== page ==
Robert Gomez

Thankfully, Robert Gomez is a Texan. Why is this such a blessing? Were he from the UK, Gomez would be so overhyped that his first solo album, Etherville,couldn't live up to the praise it deserves. Let the disc spin in your player for a full week until the effortlessly lush arrangements charm you, but don't look here for the spicy flavor of Gomez's other band, Latin Pimps, as this is Elliott Smith and Badly Drawn Boy territory. The album's most consistent trait is an unrelenting melancholy, and upon repeated listens, the sorrowful tone proves itself an asset to Etherville. Most troubadours would collapse under the weight of this much depression, yet Gomez steers it with confidence, and thick instrumentation adds much-needed texture to his soft vocals.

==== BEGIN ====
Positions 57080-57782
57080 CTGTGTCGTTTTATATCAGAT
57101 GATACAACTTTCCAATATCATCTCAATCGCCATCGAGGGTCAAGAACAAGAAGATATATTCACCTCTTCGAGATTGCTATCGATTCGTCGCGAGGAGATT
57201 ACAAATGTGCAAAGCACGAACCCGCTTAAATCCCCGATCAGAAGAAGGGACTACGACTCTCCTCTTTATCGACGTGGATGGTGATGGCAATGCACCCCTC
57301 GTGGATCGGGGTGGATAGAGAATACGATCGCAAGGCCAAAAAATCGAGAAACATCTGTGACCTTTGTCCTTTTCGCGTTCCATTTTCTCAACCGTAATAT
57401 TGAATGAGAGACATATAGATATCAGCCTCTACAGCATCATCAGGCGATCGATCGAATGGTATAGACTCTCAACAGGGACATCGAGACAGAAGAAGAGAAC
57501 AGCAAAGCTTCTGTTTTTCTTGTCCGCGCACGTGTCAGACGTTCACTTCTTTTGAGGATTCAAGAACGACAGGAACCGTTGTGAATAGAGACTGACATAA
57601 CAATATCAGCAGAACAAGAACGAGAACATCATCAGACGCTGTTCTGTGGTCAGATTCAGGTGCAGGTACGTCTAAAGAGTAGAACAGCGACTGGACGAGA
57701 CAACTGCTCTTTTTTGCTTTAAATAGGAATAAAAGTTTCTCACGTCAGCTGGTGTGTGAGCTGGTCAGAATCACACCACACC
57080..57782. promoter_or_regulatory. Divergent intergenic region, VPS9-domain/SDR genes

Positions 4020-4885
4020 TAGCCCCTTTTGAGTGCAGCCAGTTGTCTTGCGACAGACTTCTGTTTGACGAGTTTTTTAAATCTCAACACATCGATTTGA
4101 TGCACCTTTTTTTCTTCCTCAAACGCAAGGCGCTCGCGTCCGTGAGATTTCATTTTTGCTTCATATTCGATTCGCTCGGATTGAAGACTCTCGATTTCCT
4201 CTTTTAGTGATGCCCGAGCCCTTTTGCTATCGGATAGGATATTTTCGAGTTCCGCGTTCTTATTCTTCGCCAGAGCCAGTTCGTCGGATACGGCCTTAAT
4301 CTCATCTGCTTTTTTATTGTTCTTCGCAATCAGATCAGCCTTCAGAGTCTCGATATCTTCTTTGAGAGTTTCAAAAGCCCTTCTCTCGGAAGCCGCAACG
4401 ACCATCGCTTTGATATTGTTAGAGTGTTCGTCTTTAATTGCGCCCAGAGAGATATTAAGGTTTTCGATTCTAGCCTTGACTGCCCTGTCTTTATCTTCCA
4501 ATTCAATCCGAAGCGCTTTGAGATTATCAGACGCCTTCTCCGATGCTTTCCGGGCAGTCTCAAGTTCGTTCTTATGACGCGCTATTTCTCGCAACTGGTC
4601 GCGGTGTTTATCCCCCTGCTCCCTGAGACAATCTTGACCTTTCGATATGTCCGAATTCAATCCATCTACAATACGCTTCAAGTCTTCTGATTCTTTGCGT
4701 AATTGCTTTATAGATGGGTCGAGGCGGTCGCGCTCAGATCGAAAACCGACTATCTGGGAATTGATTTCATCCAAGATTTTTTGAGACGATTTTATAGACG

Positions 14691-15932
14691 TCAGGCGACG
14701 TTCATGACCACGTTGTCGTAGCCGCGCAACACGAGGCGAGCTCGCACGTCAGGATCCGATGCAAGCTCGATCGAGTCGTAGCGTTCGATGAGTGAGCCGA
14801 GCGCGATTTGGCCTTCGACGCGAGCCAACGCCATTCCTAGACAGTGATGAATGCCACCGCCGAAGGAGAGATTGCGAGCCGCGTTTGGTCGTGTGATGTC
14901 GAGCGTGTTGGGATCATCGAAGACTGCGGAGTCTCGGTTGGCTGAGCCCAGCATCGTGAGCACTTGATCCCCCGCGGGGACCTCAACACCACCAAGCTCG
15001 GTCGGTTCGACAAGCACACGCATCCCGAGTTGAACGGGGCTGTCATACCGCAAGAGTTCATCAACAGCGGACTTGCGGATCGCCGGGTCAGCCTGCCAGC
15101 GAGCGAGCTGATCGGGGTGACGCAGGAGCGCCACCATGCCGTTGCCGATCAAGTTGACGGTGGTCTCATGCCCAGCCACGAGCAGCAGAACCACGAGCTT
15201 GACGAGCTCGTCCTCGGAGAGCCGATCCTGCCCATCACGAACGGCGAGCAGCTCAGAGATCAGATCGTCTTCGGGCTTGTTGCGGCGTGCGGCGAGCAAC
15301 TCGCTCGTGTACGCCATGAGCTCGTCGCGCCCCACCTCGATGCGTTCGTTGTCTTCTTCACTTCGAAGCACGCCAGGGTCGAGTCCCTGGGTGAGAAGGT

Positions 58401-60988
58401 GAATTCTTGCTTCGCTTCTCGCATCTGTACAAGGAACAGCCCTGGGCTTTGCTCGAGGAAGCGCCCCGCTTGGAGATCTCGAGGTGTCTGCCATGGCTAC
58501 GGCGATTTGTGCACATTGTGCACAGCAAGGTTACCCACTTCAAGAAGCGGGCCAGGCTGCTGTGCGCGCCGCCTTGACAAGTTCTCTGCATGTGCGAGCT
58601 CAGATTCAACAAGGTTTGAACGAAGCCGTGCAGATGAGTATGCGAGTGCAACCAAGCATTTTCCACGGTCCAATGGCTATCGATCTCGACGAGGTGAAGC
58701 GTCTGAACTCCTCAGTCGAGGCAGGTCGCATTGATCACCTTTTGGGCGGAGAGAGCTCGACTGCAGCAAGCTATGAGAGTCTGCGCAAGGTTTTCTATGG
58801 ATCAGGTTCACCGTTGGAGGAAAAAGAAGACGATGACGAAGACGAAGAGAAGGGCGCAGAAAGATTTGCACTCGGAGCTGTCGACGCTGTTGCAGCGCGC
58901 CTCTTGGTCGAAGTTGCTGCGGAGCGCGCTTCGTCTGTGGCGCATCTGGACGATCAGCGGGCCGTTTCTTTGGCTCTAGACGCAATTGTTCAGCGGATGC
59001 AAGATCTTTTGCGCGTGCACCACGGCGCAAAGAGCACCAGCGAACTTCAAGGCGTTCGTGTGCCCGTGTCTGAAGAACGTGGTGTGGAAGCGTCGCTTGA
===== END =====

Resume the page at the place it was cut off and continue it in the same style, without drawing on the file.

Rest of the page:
In "Flight," he warns, "Don't look down/It only drains you," as a violin and an accordion invoke an Italian sound suitable for a bittersweet gondola ride. The album's strongest track, "Happiness Today," finds a tribal beat sliding into a haunting chorus. So haunting, in fact, that beneath feedback guitars, Norah Jones' backing vocals sound like she has become a timid stalker when she softly echoes Gomez: "Looking up, no rain/Can't wash away our frame." Where other singer-songwriters attempt to preserve a coffeehouse vibe, Gomez confidently immerses himself in a rich environment--and he sounds that much more sophisticated for it.


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